HEATH MACQUARRIE is a rare bird in Canadian politics: a left-leaning, liberal-minded member of Brian Mulroney's Progressive Conservative Party.
He likes to say that if he had been a member of the British Parliament under conservative Margaret Thatcher, the Iron Lady most certainly would have referred to him as a "wet" (as in "wet hen"), a back-of-the-hand she reserved for liberal-leaning members of her Conservative party.
Instead, the 73-year-old senator and former member of Parliament from Prince Edward Island is known here on Parliament Hill as a "red" or liberal-minded Tory, one of the few remaining Conservatives of that ilk.
"I suppose they [Reagan-Mulroney-Thatcher-style conservatives] realize this species is so rare now that they're not terribly dangerous," says the cherubic-faced islander with a strong Scottish accent.
"Sometimes I think I'm the last of the red Tories, which is about as exciting as being the last of the Mohicans," he says.
But when Senator Macquarrie arrived in Ottawa in 1957, a newly minted Member of Parliament from Canada's smallest province, red Tories made up an entire wing of the Conservative Party. Louis St. Laurent was Canada's prime minister and Dwight Eisenhower was president of the United States.
Placing Macquarrie in time can seem irrelevant, however. Because while prime ministers and presidents come and go, Macquarrie has become a Parliament Hill fixture, appointed in 1979 to the Senate.
Entrenched as a savvy observer of Conservative politics, Macquarrie attended his first political meeting at age 11. Last year he published his political memoirs, entitled "Red Tory Blues," setting forth a red Tory's lament at the shift to the right his party has taken over the last decade under Mulroney.
Despite his ideological isolation, Macquarrie seems just as excited as any Conservative about the party leadership race as it moves toward its climax. The leadership convention running today through June 13 will be historic, because it will for the first time choose a new Conservative Party leader to take the reins of power from a sitting Conservative Prime Minister.
"My personal morale has gone up tremendously since the [Mulroney] withdrawal," Macquarrie says.
"We've had a long time of the rightist mandate. The country has shown that it hurts them. We have grave unemployment in this country, an increasing scorn of the political process and the political institutions that is very very dangerous."
From Macquarrie's left-of-center viewpoint, the free-trade push and its attendant dropping of tariff barriers designed to protect Canadian business is a mistake, as has been much of the privatization of Crown corporations. He favors full financing of Canada's omnibus health and welfare system, in contrast to Mulroney conservatives, who have trimmed deficits in part by cutting welfare and health-care benefits.
William Neville, a political scientist at the University of Manitoba, aptly describes a red Tory as one who "while upholding many traditional values and cherishing traditional institutions, was possessed of a social conscience and saw in the power of the state the means of ameliorating the worst excesses of the market.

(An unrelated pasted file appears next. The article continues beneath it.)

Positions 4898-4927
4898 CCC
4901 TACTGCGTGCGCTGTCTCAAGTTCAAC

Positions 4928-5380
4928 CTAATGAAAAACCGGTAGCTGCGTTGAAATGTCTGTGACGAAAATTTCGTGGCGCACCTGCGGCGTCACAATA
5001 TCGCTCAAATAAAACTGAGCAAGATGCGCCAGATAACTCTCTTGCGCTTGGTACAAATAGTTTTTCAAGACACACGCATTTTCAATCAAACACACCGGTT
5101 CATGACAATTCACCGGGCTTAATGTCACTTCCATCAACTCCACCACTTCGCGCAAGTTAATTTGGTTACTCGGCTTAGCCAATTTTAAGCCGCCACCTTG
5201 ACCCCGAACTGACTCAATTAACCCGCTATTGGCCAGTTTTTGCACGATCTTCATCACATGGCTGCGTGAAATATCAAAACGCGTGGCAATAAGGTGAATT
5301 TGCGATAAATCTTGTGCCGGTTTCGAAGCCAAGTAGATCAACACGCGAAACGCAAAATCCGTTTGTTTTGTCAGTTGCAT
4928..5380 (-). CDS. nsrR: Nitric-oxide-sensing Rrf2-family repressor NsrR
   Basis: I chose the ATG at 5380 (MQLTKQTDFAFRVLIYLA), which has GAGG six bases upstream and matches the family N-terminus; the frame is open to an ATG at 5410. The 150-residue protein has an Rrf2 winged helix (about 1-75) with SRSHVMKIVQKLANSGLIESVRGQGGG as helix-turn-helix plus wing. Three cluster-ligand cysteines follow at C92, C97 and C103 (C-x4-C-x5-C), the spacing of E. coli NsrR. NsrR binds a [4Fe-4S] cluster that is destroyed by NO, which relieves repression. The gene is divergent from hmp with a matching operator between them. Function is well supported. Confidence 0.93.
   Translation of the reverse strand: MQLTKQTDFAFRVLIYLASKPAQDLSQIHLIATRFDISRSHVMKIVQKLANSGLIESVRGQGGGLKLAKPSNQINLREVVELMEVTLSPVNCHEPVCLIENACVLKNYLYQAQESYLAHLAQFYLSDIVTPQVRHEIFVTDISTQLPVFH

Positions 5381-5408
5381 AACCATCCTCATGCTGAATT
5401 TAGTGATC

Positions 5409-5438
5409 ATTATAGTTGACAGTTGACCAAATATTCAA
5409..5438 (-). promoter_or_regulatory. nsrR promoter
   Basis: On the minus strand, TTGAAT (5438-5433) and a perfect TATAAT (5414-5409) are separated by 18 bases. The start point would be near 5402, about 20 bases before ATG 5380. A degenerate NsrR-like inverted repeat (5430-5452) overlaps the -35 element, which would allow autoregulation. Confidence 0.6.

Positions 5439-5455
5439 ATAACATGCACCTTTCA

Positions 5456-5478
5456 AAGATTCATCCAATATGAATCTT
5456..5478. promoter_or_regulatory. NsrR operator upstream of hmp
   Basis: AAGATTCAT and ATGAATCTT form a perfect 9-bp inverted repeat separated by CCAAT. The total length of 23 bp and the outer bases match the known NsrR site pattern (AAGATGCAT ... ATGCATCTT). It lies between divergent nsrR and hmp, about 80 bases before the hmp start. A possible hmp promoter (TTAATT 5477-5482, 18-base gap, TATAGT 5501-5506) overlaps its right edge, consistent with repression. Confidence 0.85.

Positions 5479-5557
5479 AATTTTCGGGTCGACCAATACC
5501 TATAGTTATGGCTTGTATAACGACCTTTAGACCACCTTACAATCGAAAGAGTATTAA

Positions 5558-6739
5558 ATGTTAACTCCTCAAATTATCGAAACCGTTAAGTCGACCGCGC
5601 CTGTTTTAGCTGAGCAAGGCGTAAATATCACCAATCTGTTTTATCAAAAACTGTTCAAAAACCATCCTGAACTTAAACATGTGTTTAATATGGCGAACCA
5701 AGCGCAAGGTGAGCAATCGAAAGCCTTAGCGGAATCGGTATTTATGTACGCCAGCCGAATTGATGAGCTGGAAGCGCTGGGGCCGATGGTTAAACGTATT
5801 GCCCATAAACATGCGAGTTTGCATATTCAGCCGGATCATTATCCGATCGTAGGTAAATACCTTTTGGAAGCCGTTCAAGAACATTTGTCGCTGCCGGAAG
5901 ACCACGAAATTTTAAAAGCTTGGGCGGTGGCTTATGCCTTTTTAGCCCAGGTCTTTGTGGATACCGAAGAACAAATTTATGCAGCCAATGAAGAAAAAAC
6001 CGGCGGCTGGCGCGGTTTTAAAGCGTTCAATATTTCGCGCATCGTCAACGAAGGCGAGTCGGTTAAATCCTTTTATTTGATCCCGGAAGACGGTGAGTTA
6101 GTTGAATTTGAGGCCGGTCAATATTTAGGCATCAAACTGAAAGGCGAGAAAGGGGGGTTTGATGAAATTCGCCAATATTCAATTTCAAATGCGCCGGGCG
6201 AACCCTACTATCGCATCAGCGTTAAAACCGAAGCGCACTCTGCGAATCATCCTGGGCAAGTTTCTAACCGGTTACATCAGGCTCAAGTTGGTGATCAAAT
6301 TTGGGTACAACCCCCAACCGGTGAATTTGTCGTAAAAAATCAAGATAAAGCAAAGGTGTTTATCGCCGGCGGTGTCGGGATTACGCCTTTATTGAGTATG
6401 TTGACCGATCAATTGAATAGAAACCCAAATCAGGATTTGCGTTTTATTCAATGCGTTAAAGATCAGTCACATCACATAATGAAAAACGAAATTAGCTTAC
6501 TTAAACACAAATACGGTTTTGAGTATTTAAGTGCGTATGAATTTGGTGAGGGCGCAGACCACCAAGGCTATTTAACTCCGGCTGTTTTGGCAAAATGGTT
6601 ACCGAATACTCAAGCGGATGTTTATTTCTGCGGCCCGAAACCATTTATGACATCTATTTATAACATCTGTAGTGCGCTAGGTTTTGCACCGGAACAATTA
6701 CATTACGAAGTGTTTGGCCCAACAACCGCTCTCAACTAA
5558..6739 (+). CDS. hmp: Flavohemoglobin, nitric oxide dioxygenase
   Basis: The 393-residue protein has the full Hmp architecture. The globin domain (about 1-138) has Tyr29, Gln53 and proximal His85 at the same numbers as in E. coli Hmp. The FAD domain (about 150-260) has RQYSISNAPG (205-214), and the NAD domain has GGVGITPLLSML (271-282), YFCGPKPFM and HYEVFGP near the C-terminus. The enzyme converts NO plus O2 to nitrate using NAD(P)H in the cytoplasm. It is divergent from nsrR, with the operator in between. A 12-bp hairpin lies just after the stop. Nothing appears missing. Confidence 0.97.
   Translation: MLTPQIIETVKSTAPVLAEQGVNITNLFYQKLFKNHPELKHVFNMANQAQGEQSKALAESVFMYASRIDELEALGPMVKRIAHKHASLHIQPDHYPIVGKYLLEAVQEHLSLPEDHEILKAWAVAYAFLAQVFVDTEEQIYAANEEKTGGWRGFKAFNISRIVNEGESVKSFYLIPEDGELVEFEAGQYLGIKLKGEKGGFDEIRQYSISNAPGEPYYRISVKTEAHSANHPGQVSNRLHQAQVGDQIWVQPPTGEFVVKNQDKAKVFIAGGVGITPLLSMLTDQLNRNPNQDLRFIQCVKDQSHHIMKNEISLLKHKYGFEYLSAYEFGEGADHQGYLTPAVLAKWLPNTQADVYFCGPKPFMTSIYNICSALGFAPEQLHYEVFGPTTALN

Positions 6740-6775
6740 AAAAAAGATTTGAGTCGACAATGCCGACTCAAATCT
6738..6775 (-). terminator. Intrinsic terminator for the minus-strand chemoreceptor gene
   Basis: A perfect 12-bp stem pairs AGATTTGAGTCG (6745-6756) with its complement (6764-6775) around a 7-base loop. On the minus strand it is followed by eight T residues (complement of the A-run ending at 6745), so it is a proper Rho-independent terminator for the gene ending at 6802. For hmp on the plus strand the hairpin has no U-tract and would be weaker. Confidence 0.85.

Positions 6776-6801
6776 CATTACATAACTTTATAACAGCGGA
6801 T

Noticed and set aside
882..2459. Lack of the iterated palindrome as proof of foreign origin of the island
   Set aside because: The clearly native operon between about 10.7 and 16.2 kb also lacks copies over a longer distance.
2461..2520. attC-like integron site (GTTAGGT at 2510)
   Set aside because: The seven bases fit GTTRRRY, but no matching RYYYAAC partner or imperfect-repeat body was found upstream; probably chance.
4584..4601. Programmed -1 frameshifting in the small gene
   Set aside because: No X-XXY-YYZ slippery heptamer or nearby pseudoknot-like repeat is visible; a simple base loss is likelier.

"The red Tories have tended to believe in strong central government and to resist the provincializing tendencies of the latter days, and they are usually thought of as Canadian nationalists."
"I find the government under the present prime minister much more eager to be embraced in the big brawny arms of Uncle Sam," Macquarrie says.
"I don't think that in exporting Reaganism to the north that much has been done for our people," he adds.
What does he think of Kim Campbell, the favorite for nomination as party leader and then for prime minister?
"She's going to be interesting," he says. "There's something about her.
"Many are comparing her to [former Liberal Prime Minister Pierre] Trudeau, who was quite a phenomenon ... [and] caught on with the public."
Referring to both Ms. Campbell and her nearest rival for the nomination, Minister of Environment Jean Charest, Macquarrie is succinct.
"None of them is a red Tory or close to being one," he says. "The race has tightened a great deal. Mr. Charest is very attractive and articulate and has run a good campaign."
Though Campbell seems quite capable of winning enough votes from the field of 3,800 conservative delegates to win on a first ballot, that could change, Macquarrie says.
"The delegates are all selected now, and they are strongly in her favor," he says. "She almost has enough to win it on the first ballot. But it would be a very incautious person who would predict that she would win it on the first ballot."
Macquarrie says frontrunner Campbell is excellent one on one with delegates.
But since public opinion polls are shifting away from her, delegates may be swayed toward Charest.
"We have to watch out for the Flora MacDonald syndrome," says the long-time observer says of the first woman to run for the Conservative Party leadership in 1976. Ms. MacDonald had a substantial number of "committed" delegates, but the number of votes actually cast for her fell significantly short, handing the victory to former prime minister Joe Clark.
"I don't expect a one-ballot convention," he says. "A lot of things can happen on the way to the second ballot."